Problem: That doesn’t seem to move knowledge forward overall. Eventually the procedural knowledge becomes disjoint from the conceptual knowledge. Also, I suspect that the way I revisited the theory, in the form of reminders from my knowledge, also tended to nurture “facts” (chunks of conceptual knowledge) that were disjoint from real understanding.

**More recently**Maybe both procedural* and conceptual knowledge need active maintenance. And they should be integrated. My scales practice certainly benefits from thinking about the theory behind the scales – not at the same time, but consecutively… what is the major Ionian scale? If I don’t know that, that becomes my lesson for today... then I run a few scales based on that. A few minutes thinking, a few minutes practicing. If I do remember the scale, then I can go a little further… practice in C, now figure out how to practice in D… then practice in D.

*[I think we need to distinguish procedures (how to multiply fractions or get the area of a triangle) from facts. And maybe distinguish particular types of facts: multiplication facts, labels for mathematical objects (angles, denominators), labels for mathematical concepts or more abstract objects (integers, linear equations, commutative property)… worth thinking more about.]

**So what are best practices for maintaining procedural knowledge?**This goes back to the fact that symbols and quantity are processed in different parts of the brain. We want the symbols to engage thinking, not shut if off. How to do we practice procedures with the concepts still engaged, feeding the retention and integration of both?- Short bursts – engage a concept, follow up with short practice session
- Students should only be practicing the procedures that come out of the concepts they currently understand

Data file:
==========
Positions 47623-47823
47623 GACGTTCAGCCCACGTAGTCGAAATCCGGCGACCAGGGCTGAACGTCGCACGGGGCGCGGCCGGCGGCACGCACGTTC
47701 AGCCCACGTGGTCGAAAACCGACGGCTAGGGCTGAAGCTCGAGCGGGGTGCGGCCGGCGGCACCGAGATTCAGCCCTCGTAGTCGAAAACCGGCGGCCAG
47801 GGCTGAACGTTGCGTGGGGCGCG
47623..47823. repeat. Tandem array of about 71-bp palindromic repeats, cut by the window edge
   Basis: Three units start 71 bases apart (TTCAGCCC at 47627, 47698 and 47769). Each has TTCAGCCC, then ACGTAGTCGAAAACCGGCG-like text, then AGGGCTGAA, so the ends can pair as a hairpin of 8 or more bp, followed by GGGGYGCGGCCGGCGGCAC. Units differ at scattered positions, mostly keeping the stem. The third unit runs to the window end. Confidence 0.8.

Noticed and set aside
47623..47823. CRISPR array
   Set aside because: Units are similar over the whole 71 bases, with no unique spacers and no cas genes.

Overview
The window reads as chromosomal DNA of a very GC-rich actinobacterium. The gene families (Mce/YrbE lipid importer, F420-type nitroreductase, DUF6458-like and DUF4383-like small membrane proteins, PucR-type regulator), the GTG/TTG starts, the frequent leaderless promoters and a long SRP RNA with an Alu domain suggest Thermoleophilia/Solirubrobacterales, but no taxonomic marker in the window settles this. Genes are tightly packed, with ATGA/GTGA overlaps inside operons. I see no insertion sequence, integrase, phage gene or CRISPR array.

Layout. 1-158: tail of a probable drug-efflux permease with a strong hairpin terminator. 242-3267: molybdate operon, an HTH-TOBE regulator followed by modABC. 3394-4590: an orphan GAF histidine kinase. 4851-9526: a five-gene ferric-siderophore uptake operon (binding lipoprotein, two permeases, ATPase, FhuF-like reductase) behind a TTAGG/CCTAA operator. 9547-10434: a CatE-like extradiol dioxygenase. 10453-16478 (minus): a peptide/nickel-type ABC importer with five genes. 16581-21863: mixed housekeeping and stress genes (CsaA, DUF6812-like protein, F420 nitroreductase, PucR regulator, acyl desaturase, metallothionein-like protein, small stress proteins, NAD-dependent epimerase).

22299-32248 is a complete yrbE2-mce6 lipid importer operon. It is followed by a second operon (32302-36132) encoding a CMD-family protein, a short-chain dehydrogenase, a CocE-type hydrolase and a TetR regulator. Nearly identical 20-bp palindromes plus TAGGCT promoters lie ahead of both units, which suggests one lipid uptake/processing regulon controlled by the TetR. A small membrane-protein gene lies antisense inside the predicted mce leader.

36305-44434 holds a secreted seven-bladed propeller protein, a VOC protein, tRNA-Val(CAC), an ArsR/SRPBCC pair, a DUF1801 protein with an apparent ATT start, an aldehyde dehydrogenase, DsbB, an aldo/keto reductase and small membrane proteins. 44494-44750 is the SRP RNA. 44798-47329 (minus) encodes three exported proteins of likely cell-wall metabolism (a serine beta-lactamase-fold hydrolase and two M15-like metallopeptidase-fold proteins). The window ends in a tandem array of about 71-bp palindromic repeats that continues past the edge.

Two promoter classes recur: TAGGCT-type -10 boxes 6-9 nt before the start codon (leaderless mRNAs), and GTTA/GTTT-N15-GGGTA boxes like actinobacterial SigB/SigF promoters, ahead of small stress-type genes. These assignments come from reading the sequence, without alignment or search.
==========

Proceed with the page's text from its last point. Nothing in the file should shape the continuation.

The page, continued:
**For conceptual knowledge?**Do we practice conceptual knowledge? Or are we really practicing a third type or a hybrid sort of knowledge, factual knowledge about concepts/relationships (multiplying by numbers between 1 and 0 have a common effect – making the other factor smaller)? Should practice of procedures be included when we practice concepts? Or how about the same type of short burst – re-engage the concept in a thoughtful way, then have students__summarize__in a way that is meaningful to them. Now what we are demonstrating and practicing is generalization, the existence of conceptual knowledge itself, which the students probably understand less than I think, and the variety of ways to do that: with language, with pictures and diagrams, with algebraic symbols, with examples, etc.*Do slogans and posters have a role in helping students to chunk and integrate new conceptual knowledge and help, or do they tend to divorce the fact from the understanding?*Answer: they won’t be divorced from the facts if the students make them up. Give the students a chance to make their own procedure cards, posters, slogans, reminders, etc. (Embarrassed to be just now seeing the actual value in that, but there you go. I guess I had to figure that out for myself - meta; and isn't it cool that "meta" is a cultural concept now?).Appendix A - Ideas for maintaining procedural knowledge-

I like the idea of little chunks… pick an idea behind a procedure, revisit that in a thought-engaging way, with a clothesline or what do you notice or open middle/open beginning (create the problem)… then quick chunk of repetitive practice of that idea… if possible with reference to the idea… maybe the procedure is written on the board next to the work that we just did.

Represent a concept visually and have students write the symbols for the problem and the answer.

Practically, what happens when some students already have learned the procedure and understand the knowledge? Perhaps just tweaking my attitude a bit: rather than asking them to explain it or go further with a little bit of chip on my shoulder, saying out loud “You can always go deeper” while really thinking “Why can’t they all just be in the same place for once?!” or wanting to prove that the student doesn’t really know it all – I can get really excited about what they know, and maybe figure out a better type of extension than representing it a different way, or explaining their thinking…

What is a multiplication problem you can’t do? What is a multiplication problem you think I can’t do? What do you notice, what do you wonder? … Is there some category of activity (3 or 4) that they might look forward to doing after a quick session of practice that would extend the

__concept__while I help other students who need conceptual engagement earlier in the process? (I have decided this year to try to avoid the term "struggling").BECAUSE… procedural practice should be concept driven… students should only be practicing the procedures that come out of the concepts they understand.